Spatial and temporal variations of PM2.5 mass closure and inorganic PM2.5 in the Southeastern U.S.
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Fine particulate matter (i.e., PM2.5) has gained extensive attention owing to its adverse effects. The impacts of PM2.5 may vary in time and space due to the spatiotemporal variations of PM2.5 number size distribution and chemical compositions. This research analyzed the latest PM2.5 chemical compositions measurements with an aim to better understand the dynamic changes of PM2.5 in response to emission reductions due to the new regulations. The particulate measurements from the Southeastern Aerosol Research and Characterization (SEARCH) network between 2001 and 2016 were analyzed for the spatiotemporal variations of PM2.5 and inorganic PM2.5 (iPM2.5 = SO42− + NH4+ + NO3−) chemical compositions in the Southeastern United States (U.S.). It was discovered that PM2.5 and iPM2.5 mass concentrations exhibited significant downward trends in 2001–2016. Both PM2.5 and iPM2.5 mass concentrations were higher at urban and inland sites than rural/suburban and coastal sites. The higher iPM2.5 concentrations at agricultural sites were attributed to the influences of ammonia (NH3) emissions from animal feeding operations (AFOs). The iPM2.5 was the dominant contributor to PM2.5 in 2001–2016 at the coastal sites, whereas organic carbon matter (OCM) was the major contributor to PM2.5 after 2011 at the inland sites. Our data analysis suggests that significant decrease of PM2.5 concentrations is attributed to the reductions in nitrogen oxides (NOx) and sulfur dioxide (SO2) emissions in 2001–2016. Findings from this research provide insights into the development of effective PM2.5 control strategies and assessment of air pollutants exposure.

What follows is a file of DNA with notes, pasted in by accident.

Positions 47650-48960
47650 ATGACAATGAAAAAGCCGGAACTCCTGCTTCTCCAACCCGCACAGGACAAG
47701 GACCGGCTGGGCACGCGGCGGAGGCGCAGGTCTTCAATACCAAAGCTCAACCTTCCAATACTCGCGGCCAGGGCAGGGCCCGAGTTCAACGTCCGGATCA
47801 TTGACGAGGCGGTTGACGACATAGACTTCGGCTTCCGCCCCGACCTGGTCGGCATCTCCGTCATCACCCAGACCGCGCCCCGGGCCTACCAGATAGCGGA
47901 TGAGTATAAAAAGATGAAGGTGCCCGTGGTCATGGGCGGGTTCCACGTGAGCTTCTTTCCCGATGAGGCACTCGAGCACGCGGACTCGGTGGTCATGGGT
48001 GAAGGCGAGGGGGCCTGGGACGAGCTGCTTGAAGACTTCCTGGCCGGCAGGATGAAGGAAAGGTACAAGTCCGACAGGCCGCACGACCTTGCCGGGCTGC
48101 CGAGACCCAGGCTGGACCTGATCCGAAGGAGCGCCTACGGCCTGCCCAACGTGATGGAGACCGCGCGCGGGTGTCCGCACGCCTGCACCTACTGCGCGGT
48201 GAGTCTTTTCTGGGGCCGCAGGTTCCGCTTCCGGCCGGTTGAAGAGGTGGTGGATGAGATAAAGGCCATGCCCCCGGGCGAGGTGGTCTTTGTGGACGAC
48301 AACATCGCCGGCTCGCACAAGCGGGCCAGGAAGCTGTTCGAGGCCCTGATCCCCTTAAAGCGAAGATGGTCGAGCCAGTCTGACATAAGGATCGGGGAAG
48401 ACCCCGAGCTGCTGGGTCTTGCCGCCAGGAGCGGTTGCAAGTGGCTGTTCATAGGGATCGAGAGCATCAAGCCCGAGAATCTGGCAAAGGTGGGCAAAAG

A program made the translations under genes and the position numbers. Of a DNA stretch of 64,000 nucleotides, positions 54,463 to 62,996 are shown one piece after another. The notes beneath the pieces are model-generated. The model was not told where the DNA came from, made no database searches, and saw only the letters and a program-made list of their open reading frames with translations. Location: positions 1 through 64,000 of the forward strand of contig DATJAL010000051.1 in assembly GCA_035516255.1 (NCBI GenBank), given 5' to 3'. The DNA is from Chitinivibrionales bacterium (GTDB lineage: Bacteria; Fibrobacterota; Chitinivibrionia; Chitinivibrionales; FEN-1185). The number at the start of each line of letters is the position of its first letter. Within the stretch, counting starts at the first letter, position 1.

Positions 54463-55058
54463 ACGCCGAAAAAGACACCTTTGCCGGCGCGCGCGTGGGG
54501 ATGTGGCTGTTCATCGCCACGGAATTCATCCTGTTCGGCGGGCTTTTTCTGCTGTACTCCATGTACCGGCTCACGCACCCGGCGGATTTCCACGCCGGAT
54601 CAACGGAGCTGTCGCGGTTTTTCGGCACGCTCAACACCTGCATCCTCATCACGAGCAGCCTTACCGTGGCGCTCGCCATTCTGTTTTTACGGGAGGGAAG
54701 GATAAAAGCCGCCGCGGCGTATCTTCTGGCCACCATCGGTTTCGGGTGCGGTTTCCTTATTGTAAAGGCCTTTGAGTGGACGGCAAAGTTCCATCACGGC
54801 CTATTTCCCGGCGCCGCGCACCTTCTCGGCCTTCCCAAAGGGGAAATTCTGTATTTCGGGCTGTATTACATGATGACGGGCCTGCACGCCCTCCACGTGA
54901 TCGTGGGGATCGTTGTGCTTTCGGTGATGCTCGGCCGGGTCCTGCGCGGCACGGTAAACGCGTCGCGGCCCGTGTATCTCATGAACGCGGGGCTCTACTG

KeywordsChemical compositions Gas-particle partitioning Inorganic aerosols Mass closure PM2.5 Spatiotemporal variations
Great thanks to Eric Edgerton from ARA, Inc. for providing the SEARCH network data.
This project was financially supported in part by the NSF Award No. CBET-1804720.
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